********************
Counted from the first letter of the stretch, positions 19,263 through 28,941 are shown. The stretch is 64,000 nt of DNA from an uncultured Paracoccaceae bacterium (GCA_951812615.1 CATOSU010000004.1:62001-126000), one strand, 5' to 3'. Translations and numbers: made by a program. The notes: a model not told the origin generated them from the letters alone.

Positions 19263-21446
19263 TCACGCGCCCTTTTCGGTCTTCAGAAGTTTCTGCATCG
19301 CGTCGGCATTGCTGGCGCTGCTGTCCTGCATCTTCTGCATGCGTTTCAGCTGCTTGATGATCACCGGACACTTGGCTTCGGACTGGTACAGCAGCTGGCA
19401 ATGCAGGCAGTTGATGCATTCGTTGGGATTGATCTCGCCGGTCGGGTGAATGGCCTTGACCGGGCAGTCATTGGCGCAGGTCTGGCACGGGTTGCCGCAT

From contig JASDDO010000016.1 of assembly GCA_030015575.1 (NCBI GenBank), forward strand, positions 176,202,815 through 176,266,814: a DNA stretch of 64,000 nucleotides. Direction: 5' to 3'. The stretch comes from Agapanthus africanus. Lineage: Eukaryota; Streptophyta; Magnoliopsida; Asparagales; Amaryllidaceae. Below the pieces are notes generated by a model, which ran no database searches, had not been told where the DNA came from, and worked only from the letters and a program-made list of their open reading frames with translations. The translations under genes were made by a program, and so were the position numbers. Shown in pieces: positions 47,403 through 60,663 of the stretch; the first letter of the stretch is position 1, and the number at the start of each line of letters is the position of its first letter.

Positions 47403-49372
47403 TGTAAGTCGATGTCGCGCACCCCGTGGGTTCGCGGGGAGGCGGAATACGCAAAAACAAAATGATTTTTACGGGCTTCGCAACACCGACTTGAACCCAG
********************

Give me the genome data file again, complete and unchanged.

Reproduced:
Counted from the first letter of the stretch, positions 19,263 through 28,941 are shown. The stretch is 64,000 nt of DNA from an uncultured Paracoccaceae bacterium (GCA_951812615.1 CATOSU010000004.1:62001-126000), one strand, 5' to 3'. Translations and numbers: made by a program. The notes: a model not told the origin generated them from the letters alone.

Positions 19263-21446
19263 TCACGCGCCCTTTTCGGTCTTCAGAAGTTTCTGCATCG
19301 CGTCGGCATTGCTGGCGCTGCTGTCCTGCATCTTCTGCATGCGTTTCAGCTGCTTGATGATCACCGGACACTTGGCTTCGGACTGGTACAGCAGCTGGCA
19401 ATGCAGGCAGTTGATGCATTCGTTGGGATTGATCTCGCCGGTCGGGTGAATGGCCTTGACCGGGCAGTCATTGGCGCAGGTCTGGCACGGGTTGCCGCAT

From contig JASDDO010000016.1 of assembly GCA_030015575.1 (NCBI GenBank), forward strand, positions 176,202,815 through 176,266,814: a DNA stretch of 64,000 nucleotides. Direction: 5' to 3'. The stretch comes from Agapanthus africanus. Lineage: Eukaryota; Streptophyta; Magnoliopsida; Asparagales; Amaryllidaceae. Below the pieces are notes generated by a model, which ran no database searches, had not been told where the DNA came from, and worked only from the letters and a program-made list of their open reading frames with translations. The translations under genes were made by a program, and so were the position numbers. Shown in pieces: positions 47,403 through 60,663 of the stretch; the first letter of the stretch is position 1, and the number at the start of each line of letters is the position of its first letter.

Positions 47403-49372
47403 TGTAAGTCGATGTCGCGCACCCCGTGGGTTCGCGGGGAGGCGGAATACGCAAAAACAAAATGATTTTTACGGGCTTCGCAACACCGACTTGAACCCAG